UPDATED: Regional Queensland network operator Ergon Energy is taking steps to get ahead of the solar curve, with the roll-out of technology it says will allow more solar power generated on home and business rooftops to be exported to the grid, without disrupting supply.
The technology, which will be provided by a local outfit called Satcom Solutions, is being installed to manage voltage swings on the network – a problem that has long existed for grid operators, but which they argue has been exacerbated by the uptake of rooftop solar.
Exactly what portion of a network’s voltage problems are actually caused by rooftop solar is difficult to pinpoint – but if any network was going to have a problem with it, Ergon would be a contender, with more than 140,000 home and business PV systems connected to its grid.
Traditionally, networks have managed the problem of voltage surges in areas of high solar penetration by “tapping” the voltage at the sub station levels, which has been seen as an inefficiency and costly solution.
At a regulatory level, standards have been imposed that cause solar inverters to switch off at a certain output level, which has been criticised for robbing customers of power and savings, and potentially pushing consumers off the grid.
And in some networks, there are strict restrictions on the overall size of the PV system that households are allowed to install.
The installation of statcoms at a poles and wires level is considered to be an alternative approach to regulating voltage that is more efficient and consumer friendly – although according to a number of experts RE reached out to, it is not necessarily the best or most economic one.
Addressing the problem at a household level, both with smart inverter technology and increased self-consumption using battery storage, are also viable options.
Nonetheless, the expert opinion was unanimous in saying that Ergon – which appears to have been doing its homework on the issue – should be applauded for “getting ahead of the issue” and moving beyond the sub-station to do so.
In a statement on Monday, Ergon said the voltage stabilising technology – or low voltage static synchronous compensators, or “statcoms” – had already been installed in Mossman, and would continue to be rolled out to other parts of the network.
The project has been estimated to cost $2.8 million, which will cover the cost of embedding the LV statcom technology across the Ergon Energy and Energex networks.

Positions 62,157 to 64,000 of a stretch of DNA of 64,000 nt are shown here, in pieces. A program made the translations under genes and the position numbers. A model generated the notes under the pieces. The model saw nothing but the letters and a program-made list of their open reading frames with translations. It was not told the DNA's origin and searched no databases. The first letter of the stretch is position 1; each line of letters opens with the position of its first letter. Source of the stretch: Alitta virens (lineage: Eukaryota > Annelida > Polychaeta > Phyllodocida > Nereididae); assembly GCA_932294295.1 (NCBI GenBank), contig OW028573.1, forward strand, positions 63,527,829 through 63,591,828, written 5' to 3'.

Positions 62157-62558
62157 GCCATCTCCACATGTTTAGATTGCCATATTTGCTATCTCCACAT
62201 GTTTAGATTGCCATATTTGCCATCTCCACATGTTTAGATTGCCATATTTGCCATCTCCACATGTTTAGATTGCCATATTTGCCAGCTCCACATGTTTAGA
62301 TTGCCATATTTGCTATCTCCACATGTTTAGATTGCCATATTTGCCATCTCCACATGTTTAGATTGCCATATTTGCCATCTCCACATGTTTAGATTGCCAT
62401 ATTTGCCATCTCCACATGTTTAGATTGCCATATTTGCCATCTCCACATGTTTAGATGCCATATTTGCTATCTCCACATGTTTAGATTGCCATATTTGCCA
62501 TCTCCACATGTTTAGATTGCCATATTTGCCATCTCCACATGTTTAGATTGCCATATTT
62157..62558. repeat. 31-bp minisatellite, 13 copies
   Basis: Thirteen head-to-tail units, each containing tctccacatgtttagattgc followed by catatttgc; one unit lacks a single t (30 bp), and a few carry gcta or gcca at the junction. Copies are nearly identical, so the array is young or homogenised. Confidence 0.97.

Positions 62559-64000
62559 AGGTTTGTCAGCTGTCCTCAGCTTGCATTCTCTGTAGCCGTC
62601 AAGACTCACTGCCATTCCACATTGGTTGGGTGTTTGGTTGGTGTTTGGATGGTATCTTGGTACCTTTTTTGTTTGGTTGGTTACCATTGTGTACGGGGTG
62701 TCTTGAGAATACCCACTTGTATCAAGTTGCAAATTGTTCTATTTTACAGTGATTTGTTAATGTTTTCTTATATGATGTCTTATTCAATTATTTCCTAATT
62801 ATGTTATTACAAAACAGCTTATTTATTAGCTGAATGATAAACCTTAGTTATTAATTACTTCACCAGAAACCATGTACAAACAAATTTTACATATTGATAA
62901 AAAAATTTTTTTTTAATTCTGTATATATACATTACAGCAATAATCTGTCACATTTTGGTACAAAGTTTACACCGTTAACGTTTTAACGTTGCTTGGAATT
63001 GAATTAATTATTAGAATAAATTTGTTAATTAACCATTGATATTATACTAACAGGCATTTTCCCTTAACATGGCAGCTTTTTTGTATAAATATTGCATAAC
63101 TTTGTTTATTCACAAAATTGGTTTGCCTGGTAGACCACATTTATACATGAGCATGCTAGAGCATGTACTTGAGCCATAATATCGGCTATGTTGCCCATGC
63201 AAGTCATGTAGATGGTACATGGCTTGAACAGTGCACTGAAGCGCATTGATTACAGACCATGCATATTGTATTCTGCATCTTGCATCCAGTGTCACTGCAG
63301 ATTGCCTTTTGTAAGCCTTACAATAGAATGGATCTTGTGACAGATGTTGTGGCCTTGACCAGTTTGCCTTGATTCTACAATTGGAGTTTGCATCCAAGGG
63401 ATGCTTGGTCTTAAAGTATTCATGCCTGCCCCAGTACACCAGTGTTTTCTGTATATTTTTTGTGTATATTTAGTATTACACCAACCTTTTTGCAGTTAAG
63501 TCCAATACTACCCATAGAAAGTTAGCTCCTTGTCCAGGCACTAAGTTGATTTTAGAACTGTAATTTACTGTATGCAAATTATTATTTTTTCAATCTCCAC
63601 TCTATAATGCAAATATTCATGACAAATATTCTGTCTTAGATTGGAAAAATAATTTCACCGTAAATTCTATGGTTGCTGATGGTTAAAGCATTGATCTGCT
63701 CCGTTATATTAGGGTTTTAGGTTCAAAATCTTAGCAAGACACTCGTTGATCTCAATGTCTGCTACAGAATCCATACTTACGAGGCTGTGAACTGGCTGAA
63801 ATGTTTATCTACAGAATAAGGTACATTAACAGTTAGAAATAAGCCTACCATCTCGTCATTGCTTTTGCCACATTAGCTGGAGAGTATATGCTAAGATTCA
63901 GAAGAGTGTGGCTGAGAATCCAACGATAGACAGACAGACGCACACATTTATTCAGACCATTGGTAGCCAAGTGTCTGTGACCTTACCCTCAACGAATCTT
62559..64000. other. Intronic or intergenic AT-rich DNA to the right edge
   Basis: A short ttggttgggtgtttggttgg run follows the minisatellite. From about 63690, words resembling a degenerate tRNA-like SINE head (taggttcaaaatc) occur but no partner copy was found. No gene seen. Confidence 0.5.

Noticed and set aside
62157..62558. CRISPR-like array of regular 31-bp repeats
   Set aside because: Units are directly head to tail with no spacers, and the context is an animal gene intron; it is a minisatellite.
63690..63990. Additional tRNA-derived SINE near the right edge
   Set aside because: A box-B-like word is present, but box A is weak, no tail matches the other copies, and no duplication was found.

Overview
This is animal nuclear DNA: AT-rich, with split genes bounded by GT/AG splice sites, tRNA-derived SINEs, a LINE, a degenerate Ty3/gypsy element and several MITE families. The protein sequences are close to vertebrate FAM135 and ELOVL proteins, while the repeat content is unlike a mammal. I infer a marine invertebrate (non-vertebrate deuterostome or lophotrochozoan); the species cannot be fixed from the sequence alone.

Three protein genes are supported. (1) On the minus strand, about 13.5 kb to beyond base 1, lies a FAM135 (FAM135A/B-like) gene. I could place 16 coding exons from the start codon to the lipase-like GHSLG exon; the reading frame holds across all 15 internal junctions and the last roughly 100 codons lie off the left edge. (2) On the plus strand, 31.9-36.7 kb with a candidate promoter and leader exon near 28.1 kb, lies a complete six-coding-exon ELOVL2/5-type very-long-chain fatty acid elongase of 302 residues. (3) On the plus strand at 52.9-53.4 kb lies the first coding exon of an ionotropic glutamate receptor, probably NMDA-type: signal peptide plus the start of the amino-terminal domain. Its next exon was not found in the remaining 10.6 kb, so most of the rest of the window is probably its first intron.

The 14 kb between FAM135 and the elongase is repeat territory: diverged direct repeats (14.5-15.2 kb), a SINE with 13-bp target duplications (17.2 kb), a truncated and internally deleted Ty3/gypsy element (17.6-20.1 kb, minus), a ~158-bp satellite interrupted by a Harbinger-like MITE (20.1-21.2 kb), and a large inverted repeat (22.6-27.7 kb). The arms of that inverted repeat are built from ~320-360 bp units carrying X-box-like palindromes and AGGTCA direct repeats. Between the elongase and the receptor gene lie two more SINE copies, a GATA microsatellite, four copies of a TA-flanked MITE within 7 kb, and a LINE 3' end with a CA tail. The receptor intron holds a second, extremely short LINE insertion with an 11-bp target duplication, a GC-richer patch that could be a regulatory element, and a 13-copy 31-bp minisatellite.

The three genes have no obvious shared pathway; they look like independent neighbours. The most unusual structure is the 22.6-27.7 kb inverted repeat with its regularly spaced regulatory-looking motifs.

“Statcoms regulate the voltage on sections of the network where they are installed, enabling more households to feed solar power into the grid and managing peak load voltages also,” said Ergon’s manager of intelligent grid and new technology, Michelle Taylor.
“While statcoms are not a new concept, Ergon’s innovative application of the technology uses small-scale statcom devices to help manage the low-voltage network.
“Ergon’s technology innovation engineers successfully delivered a proof of concept for the statcom equipment in 2014 and successfully trialled test versions of the technology in 2015. This device can now be a new tool in the tool-box for solving network issues,” Taylor said.
RenewEconomy asked Ergon on Monday how much the roll-out was costing the newtork operator, and whether other – perhaps cheaper – alternatives had been, or were being considered.
Here’s the network’s emailed response:
“Ergon Energy considers Statcoms as another tool for responding to rising voltages …They may not always be the most economic response in every situation, but they can be cost-effective in carefully targeted locations.
“…As with all network investments, we consider a broad range of solutions including traditional network upgrades (for example line and transformer upgrades) and non-network alternatives (for example phase balancing, transformer tapping, customer inverter changes and low voltage regulators).
“These solutions are assessed in terms of their benefit and overall value to customers and the network (their net present values) and solution that provides the greatest benefit is chosen. For this reason, although we’re deploying LV statcoms through this project, LV statcoms won’t always be the ideal solution to resolve network constraints,” Ergon said.
“At this stage batteries are not viewed as a cost effective solution but we continue to watch this emerging opportunity.
“As batteries become more affordable, the voluntary uptake of battery storage, particularly when coupled with rooftop solar, is a good thing for the network and our customers. In some instances it will help reduce the need for network investment and ensure that the energy generated by rooftop solar is used closer to the point of generation.
“Does it undermine the need for investment in these technologies? No. The continuing shift toward distributed energy resources like rooftop solar and batteries will place greater onus on the need for a flexible distribution network. Solutions like LV statcoms will help to provide this flexibility on the low voltage network and help to manage constraints as close as possible to their source.”